Nation/World

U.N. urges fast action on warming

As concentrations of greenhouse gases in the atmosphere accelerate ahead of scientists’ projections, global warming is unequivocally under way, with potentially “abrupt or irreversible” effects looming, a Nobel Prize-winning United Nations panel on climate change reported Saturday.

The world still has time to avoid the most severe effects of climate change, however, if it can rapidly deploy existing and soon-expected new technology to cut carbon emissions, something that probably would require setting a price on carbon emissions to be effective, the Synthesis Report’s authors said.

Without such action, “unmitigated climate change would, in the long term, be likely to exceed the capacity of natural, managed and human systems to adapt,” the report warns.

The document, a synopsis of three climate reports released earlier this year by the thousands of scientists who make up the U.N. Intergovernmental Panel on Climate Change, is intended as a succinct policy guide on the risks of climate change and the possible means to mitigate or adapt to it.

Policymakers, set to meet in December in Bali, Indonesia, are expected to use the report as their baseline to begin the tortuous process of trying to replace the expiring and largely ineffective Kyoto Protocol on limiting greenhouse gas emissions with a new and more effective world plan to slow climate change.

“We cannot afford to leave Bali without such a breakthrough,” U.N. Secretary-General Ban Ki-moon said in Valencia, Spain, after the report’s release Saturday. The potential consequences of quickening climate change are “so severe and so sweeping that only urgent global action will do,” he said. He called the problem “the defining challenge of our age.”

The report paints a grim picture of what the world might look like if policymakers – and in particular major polluters such as the United States, China and India – fail to act quickly to begin cutting greenhouse gas emissions.

“This report will have an incredible political impact,” said Yvo de Boer, the U.N.’s top climate change official. “It’s a signal that politicians cannot afford to ignore.”

Without action, rises in sea level will accelerate, forcing millions of people out of low-lying coastal regions. Worsening droughts, severe storms and water shortages will affect many regions of the world, and changing conditions are likely to put at least 20 to 30 percent of the world’s species – including virtually all its coral reefs – on the route to extinction, the report said.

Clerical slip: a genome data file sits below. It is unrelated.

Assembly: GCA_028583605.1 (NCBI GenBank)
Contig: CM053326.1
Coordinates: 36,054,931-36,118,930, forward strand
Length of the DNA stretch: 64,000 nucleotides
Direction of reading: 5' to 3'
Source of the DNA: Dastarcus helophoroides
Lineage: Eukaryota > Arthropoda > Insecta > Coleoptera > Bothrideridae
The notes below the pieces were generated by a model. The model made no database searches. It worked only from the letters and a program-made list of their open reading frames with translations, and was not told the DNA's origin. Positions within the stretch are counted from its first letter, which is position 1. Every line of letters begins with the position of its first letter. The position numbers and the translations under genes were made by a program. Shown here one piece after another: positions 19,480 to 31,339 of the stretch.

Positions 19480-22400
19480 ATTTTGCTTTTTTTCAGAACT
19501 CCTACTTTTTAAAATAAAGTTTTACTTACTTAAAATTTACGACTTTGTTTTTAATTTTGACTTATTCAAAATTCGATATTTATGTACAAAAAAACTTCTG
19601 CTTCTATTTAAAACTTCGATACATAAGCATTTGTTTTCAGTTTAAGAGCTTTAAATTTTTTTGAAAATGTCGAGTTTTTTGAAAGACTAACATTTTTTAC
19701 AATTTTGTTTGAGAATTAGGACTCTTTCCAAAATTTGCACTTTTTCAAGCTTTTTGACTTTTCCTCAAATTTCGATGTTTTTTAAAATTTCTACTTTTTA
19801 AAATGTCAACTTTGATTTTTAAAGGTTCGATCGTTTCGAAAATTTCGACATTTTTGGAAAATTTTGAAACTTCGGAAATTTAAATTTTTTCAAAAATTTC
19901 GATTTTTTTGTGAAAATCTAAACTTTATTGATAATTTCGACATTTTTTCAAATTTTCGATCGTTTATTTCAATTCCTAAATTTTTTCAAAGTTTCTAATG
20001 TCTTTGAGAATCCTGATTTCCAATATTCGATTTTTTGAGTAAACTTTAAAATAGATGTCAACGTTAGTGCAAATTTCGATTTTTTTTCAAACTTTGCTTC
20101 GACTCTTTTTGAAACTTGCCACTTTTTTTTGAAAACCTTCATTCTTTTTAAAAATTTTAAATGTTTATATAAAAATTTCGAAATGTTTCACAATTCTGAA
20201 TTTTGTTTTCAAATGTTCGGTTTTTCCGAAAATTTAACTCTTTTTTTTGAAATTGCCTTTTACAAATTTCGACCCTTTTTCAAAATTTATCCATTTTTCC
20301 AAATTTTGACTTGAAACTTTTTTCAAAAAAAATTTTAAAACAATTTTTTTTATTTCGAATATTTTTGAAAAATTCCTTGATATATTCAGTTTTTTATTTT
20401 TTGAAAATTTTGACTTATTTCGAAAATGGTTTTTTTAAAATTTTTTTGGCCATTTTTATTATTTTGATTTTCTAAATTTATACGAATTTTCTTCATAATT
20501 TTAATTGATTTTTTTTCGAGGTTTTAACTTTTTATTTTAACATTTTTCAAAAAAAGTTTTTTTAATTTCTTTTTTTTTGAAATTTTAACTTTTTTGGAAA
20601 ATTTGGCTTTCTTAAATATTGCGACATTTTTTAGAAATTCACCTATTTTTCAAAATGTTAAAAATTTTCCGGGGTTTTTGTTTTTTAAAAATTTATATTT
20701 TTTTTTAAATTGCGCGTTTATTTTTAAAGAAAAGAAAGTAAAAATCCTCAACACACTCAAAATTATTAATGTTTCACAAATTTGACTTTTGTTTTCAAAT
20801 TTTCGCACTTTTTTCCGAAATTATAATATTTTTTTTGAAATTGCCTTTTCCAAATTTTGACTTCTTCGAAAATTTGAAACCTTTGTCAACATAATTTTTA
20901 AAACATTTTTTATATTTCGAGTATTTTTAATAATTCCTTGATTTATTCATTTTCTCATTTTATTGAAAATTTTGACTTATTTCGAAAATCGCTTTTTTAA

Levels of greenhouse gases in the atmosphere already are the highest in 650,000 years, the report said, and emissions are expected to grow 25 to 90 percent by 2030, even taking into account current efforts to cut them.

That suggests that if accelerating levels of emissions aren’t cut soon, the world could see catastrophic changes, including the complete melting of Greenland’s ice sheet and a worldwide sea level rise of 20 feet, within a few hundred years. Less dramatic effects would be widely noticeable by 2030 or even 2020, the report said.

Most at risk are the Arctic, which is on the path to being ice-free in late summer; sub-Saharan Africa, with little money or ability to adapt to predicted changes; low-lying small islands, which face inundation, and the huge river deltas of Asia and Africa, where tens of millions of people in low-lying areas face rising seas, storm surges, river flooding and risk becoming climate refugees, the report said.

Already, “there is high confidence that neither adaptation nor mitigation alone can avoid all climate change impacts,” the report said, noting that some changes, such as the melting of glaciers, are happening much faster than scientific predictions.

Lowering worldwide greenhouse gas emissions can be done at moderate cost but only if it is done quickly, the report said. That would require, among other things, quickly reorienting decisions on $20 trillion worth of energy infrastructure investment planned between now and 2030, and rapidly testing as many technologies to cut carbon emissions as possible.

Establishing a cost for emitting greenhouse gases – a “price of carbon” – could take advantage of market mechanisms to help drive emissions cuts, the report said, noting that the costs of inaction are likely to be much higher than the costs of acting now.

Rajendra Pachauri, chairman of the climate panel, which shared the Nobel Peace Prize with Al Gore earlier this year, urged “a new ethic by which every human being realizes the importance of the challenge we are facing and starts to take action through changes in lifestyle and attitude.”

The United States opted out of Kyoto in 2001, arguing that the science was unproven and that the burden of mandatory emission cuts was unfair since it excluded fast-growing China and India.

Chief U.S. delegate Sharon Hays said doubts have been dispelled. “What’s changed since 2001 is the scientific certainty that this is happening,” she said in a conference call late Friday. She did not indicate that Washington would abandon its policy of voluntary emission cuts.



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